Flat-Earther Protest: Climate Change More Credible than Round Earth

Photograph by David McNew/Getty Images

Randy Kern, left, and John Rice dress as Star Wars characters for their own annual snapshot tradition near an unofficial thermometer at Furnace Creek Visitors Center reading of 131 degrees, believed by officials to be about three degrees on the high side, as a heat wave spreads across the American West on June 30, 2013 in Death Valley National Park, California.

The members of the Flat Earth Society have a message for President Barack Obama:

We’re not a punchline.

In a climate-change speech last week filled with poetic imagery of astronauts’ view of Earth and pledges to protect generations to come, Obama took a cutting swipe at skeptics of global warming.

“We don’t have time for a meeting of the Flat Earth Society,” Obama said in his address at Georgetown University on June 25, referring to those who want to debate the scientific links between carbon dioxide and global warming.

It turns out there really is a Flat Earth Society, complete with 421 members, an internal messaging system, Twitter feed and, even, T-shirts for sale. And the London-based group was none too pleased to be lumped in with those few scientists or politicians who deny that burning fossil fuels is causing the Earth’s temperature to rise.

The group’s listserv lit up with commentators parsing what Obama said, and pondering what he has against those who say Earth is shaped like a pizza pan, not a soccer ball.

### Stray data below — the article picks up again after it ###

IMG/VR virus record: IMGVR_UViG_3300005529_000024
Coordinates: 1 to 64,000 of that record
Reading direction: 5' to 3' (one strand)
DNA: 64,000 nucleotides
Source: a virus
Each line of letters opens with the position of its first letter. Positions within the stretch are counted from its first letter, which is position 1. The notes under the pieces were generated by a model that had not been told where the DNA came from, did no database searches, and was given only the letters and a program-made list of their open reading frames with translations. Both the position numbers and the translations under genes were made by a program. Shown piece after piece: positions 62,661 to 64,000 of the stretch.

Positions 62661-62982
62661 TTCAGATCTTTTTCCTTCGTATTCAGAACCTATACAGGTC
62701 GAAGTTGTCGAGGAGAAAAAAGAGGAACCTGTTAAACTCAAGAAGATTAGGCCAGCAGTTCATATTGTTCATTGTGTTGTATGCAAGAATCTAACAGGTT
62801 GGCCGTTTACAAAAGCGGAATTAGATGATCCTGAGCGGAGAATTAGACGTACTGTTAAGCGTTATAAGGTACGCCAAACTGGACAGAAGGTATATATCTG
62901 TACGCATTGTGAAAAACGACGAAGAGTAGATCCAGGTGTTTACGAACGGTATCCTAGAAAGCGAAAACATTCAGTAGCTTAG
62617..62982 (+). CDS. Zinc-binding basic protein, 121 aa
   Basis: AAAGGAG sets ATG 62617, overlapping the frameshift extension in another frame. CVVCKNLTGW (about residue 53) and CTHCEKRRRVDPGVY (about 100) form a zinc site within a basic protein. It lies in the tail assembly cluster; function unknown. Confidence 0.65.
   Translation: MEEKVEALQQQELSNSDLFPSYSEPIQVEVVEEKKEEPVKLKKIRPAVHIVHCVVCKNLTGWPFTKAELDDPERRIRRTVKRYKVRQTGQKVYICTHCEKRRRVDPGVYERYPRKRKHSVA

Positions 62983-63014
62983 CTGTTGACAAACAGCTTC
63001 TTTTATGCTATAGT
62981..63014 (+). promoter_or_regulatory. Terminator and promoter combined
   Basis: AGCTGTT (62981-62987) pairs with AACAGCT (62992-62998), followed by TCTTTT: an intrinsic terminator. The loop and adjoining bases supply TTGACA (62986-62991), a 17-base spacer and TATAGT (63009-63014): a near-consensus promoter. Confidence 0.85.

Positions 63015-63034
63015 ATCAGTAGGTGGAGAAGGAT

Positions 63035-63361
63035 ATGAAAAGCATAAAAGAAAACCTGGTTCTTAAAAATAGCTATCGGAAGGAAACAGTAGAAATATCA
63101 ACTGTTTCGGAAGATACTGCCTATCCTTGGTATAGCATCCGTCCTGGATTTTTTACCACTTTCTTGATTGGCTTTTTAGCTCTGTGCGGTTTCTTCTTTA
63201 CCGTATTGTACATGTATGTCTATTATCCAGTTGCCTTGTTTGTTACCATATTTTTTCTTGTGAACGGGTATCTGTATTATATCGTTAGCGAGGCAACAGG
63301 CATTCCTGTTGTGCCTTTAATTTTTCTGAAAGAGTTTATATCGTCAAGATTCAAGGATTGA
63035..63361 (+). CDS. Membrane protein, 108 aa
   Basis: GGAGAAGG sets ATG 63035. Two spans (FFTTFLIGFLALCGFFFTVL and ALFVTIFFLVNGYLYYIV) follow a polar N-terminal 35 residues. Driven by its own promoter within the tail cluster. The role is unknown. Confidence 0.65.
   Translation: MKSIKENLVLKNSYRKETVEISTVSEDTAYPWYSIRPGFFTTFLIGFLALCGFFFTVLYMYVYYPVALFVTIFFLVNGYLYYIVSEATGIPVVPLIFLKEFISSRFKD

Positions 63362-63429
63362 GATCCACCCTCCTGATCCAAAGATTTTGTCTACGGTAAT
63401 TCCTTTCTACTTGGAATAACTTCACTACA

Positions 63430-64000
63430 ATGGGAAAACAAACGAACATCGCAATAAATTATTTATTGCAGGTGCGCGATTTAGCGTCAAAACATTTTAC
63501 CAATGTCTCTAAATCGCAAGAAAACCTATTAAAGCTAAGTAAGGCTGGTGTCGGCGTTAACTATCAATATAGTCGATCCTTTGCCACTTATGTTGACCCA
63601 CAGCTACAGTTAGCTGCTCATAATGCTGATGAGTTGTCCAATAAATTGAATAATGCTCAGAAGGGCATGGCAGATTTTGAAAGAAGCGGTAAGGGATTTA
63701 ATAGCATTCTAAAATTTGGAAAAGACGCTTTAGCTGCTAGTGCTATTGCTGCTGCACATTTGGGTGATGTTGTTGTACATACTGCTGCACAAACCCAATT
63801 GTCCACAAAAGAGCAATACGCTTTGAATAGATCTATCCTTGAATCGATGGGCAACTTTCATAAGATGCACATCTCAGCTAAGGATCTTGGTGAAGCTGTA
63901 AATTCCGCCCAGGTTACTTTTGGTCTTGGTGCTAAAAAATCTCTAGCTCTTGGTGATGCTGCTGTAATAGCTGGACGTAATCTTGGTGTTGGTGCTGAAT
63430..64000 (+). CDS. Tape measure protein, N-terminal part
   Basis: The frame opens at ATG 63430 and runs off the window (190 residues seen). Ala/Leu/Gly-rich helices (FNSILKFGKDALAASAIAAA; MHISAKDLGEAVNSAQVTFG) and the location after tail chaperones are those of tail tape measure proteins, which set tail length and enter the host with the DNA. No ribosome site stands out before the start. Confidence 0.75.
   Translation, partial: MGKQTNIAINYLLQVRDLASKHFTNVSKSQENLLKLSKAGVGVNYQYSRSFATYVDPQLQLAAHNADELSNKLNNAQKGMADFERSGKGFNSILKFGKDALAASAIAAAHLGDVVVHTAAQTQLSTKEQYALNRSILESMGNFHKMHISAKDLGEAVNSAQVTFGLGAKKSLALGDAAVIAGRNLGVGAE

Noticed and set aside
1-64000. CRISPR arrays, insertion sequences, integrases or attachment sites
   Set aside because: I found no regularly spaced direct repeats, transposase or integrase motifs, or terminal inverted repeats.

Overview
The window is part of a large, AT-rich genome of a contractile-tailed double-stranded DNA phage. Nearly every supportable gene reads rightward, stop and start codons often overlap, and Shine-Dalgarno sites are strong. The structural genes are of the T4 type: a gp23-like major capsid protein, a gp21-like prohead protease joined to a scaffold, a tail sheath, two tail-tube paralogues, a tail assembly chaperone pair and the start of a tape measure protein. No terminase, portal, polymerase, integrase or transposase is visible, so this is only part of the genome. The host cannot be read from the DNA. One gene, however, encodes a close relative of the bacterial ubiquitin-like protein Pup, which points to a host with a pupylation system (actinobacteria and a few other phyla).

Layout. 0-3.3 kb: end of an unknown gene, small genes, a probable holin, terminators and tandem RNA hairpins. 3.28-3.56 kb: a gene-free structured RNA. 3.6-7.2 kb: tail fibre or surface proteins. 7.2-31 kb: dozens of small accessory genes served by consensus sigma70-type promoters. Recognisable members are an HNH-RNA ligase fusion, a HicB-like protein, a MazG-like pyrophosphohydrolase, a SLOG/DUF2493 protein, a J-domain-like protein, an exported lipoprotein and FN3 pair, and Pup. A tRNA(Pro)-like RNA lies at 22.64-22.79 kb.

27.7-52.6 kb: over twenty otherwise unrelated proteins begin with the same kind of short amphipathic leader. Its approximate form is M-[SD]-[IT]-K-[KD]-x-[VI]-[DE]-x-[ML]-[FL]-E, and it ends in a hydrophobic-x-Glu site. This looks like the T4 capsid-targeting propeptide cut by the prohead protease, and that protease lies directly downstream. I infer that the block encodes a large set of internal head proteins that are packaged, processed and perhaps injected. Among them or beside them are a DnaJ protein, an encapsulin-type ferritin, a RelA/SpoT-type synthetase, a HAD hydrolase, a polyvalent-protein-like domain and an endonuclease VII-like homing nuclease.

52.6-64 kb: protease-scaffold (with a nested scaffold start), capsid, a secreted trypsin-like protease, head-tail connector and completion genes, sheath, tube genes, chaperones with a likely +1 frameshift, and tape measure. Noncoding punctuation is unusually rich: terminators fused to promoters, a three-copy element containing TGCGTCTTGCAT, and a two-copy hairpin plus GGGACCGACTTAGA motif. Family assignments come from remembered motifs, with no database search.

“Barack Obama lied about the Flat Earth Society not believing in climate change,” the group tweeted to the account @BarackObama on the day of the speech.

As its pleas for the White House to stop using it as a “rhetorical whipping boy” went unanswered, the group tried again three days later, telling @whitehouse:

It’s not hard to see why Obama chose a group with an anachronistic view of science as a stand-in for critics of global warming: Just like those skeptical of global warming, Flat Earth adherents portray themselves as critical of a scientific consensus that doesn’t comport with the evidence. “The evidence for a flat earth is derived from many different facets of science and philosophy,” the group says in a FAQ section on its Web-site.

“The simplest is by relying on ones own senses to discern the true nature of the world around us. The world looks flat, the bottoms of clouds are flat, the movement of the sun; these are all examples of your senses telling you that we do not live on a spherical heliocentric world.”

Unlike those skeptical of climate science, flat earthers must first contend with the obvious question of whether they are joking. No, they maintain (straight-faced) on their Web-site. If they are a joke, they are like Stephen Colbert, never breaking character to let us in on the act. They have devoted pages and pages of cyberspace to detailed evidence of the facts.

(The group’s president, Daniel Shenton, didn’t return telephone and e-mail messages — though you can read his own tweets on this matter.)

That’s not to say that those holding these views don’t understand that they are in the minority, as they advised @whitehouse on June 28.

 

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